This House is known for keeping an eye on the small print, and that meticulous approach is never more apparent than in the way the committee tackles European Union affairs. We seek at all times, and I think we generally succeed, without closed minds and without complacency, to act in a non-partisan way and to give, as we are required to, well informed and neutral advice to the House on European Union matters. It is not always easy for us to perform and to communicate that vital function, and frankly it will not become any easier as we approach the 2015 election and whatever lies beyond, but I take great pride in heading this team of European Union committees. With those comments, I commend to the House our report on the work of the 2013-14 Session.
My Lords, as the first speaker after the presentation of the report by the noble Lord, Lord Boswell, I would like to say a few words in praise of him. Being the chairman of this committee is a very formidable undertaking. It means being the ringmaster of a multi-ring circus, but he manages to pay equal attention, as far as I can see, to the work of all the various sub-committees. He says that most of the work of the committee is done by the sub-committees, which certainly may be true, but he is involved in all of them, and that is a very considerable burden.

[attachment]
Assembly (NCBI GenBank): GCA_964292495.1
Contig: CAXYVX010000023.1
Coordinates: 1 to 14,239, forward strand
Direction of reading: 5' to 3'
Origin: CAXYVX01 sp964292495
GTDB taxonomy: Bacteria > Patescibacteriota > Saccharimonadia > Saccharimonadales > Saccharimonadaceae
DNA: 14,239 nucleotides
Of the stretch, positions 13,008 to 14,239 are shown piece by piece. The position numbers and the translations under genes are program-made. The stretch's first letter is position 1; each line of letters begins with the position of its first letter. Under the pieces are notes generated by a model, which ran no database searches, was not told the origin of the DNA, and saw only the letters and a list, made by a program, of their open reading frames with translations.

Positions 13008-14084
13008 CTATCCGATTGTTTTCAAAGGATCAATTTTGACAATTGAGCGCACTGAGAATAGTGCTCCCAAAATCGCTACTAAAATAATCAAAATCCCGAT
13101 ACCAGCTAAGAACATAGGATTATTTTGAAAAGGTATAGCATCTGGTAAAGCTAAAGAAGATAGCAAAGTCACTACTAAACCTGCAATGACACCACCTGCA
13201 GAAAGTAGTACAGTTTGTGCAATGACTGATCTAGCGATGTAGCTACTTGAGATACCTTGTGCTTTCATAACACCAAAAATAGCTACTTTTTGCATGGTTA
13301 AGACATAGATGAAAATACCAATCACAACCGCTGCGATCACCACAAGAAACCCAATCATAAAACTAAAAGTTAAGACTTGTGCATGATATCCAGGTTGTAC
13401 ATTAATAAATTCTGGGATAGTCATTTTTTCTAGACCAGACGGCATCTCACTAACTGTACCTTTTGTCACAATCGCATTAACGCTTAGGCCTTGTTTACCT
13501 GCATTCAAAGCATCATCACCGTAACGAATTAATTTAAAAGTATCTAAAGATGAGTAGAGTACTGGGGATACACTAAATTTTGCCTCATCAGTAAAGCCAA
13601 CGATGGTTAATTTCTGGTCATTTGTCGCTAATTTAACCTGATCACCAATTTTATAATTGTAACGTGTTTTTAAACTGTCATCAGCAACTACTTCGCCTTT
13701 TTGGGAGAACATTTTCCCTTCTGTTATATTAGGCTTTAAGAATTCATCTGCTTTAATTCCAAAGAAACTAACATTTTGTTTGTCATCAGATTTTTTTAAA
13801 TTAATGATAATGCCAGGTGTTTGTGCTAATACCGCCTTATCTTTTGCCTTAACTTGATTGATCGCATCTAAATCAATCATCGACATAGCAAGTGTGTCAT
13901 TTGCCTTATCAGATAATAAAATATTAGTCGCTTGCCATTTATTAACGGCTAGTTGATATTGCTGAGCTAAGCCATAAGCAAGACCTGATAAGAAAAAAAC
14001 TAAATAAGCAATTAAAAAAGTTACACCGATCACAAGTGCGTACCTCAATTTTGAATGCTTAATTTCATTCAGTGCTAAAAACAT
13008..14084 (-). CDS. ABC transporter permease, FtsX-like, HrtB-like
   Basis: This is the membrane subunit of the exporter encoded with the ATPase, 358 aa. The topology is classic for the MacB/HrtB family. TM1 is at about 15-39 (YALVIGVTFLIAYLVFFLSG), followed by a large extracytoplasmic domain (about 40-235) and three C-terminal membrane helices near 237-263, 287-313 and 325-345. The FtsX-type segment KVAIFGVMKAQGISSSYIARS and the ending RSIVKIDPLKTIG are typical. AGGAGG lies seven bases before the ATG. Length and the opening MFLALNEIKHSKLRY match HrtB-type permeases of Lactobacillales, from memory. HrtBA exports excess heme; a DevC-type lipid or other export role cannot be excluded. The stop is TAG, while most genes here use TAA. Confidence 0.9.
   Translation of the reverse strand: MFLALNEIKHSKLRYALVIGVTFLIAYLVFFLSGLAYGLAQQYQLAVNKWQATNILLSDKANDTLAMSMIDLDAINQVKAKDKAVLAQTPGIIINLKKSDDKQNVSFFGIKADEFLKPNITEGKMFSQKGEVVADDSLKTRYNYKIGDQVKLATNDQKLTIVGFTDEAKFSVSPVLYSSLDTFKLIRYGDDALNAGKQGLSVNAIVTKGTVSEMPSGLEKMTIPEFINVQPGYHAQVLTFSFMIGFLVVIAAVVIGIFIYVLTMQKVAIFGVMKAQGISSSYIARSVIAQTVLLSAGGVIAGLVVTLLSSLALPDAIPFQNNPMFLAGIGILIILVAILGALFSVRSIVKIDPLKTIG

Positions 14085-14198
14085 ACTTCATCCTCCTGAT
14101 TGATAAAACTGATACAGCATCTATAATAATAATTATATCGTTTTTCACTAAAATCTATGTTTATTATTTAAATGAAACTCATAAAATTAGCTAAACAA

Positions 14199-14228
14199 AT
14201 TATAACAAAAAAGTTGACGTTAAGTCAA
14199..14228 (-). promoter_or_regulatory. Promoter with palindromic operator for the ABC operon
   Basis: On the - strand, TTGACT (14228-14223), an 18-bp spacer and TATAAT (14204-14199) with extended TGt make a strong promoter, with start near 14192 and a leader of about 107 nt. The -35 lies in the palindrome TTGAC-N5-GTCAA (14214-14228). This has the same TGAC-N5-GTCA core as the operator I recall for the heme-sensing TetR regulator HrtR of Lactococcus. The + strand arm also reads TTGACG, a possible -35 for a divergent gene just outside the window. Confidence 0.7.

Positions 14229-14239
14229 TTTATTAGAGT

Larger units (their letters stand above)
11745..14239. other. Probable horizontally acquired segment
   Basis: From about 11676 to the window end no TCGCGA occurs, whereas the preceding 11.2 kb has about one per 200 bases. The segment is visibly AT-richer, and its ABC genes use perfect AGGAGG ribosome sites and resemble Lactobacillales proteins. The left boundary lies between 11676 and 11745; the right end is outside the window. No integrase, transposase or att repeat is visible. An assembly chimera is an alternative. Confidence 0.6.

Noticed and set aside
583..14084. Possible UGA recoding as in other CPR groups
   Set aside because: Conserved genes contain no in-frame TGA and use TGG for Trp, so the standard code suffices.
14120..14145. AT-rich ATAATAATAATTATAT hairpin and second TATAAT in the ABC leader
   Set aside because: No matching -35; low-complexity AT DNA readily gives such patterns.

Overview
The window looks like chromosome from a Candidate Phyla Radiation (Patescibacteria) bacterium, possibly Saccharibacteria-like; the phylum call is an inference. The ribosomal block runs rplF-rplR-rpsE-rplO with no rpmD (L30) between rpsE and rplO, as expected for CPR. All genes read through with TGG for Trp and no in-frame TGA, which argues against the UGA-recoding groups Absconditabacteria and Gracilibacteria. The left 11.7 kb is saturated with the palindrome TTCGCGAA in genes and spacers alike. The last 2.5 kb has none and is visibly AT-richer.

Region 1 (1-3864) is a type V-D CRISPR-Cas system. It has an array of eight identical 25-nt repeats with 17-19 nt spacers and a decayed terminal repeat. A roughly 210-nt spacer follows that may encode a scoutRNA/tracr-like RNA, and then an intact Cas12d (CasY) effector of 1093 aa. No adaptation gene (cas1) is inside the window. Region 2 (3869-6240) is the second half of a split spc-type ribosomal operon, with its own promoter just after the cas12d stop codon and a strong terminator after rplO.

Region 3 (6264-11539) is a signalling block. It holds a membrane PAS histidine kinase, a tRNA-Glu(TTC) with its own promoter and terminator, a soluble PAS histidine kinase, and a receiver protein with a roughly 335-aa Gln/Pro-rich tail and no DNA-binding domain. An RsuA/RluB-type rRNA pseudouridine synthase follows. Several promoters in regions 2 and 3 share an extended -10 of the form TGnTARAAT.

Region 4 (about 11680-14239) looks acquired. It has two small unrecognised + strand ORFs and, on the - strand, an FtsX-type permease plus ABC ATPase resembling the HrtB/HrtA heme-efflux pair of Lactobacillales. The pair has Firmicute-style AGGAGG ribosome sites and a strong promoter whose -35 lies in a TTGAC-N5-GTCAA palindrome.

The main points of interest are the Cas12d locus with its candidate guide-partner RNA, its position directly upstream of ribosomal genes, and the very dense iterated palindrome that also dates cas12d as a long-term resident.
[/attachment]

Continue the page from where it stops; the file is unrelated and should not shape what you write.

I also pay tribute to one particular report produced by the main European Union Committee, and that is the report entitled, The Role of National Parliaments in the European Union. Not only was it a very good report, but it is a timely issue and something which the whole European Union would do well to study and consider. I think that, to some extent, we can fairly claim to have been the thought leader in that respect. It has also had the very beneficial spin-off of enabling us to get closer to a number of other parliaments, as well as to the European Parliament. That too has been a great advantage.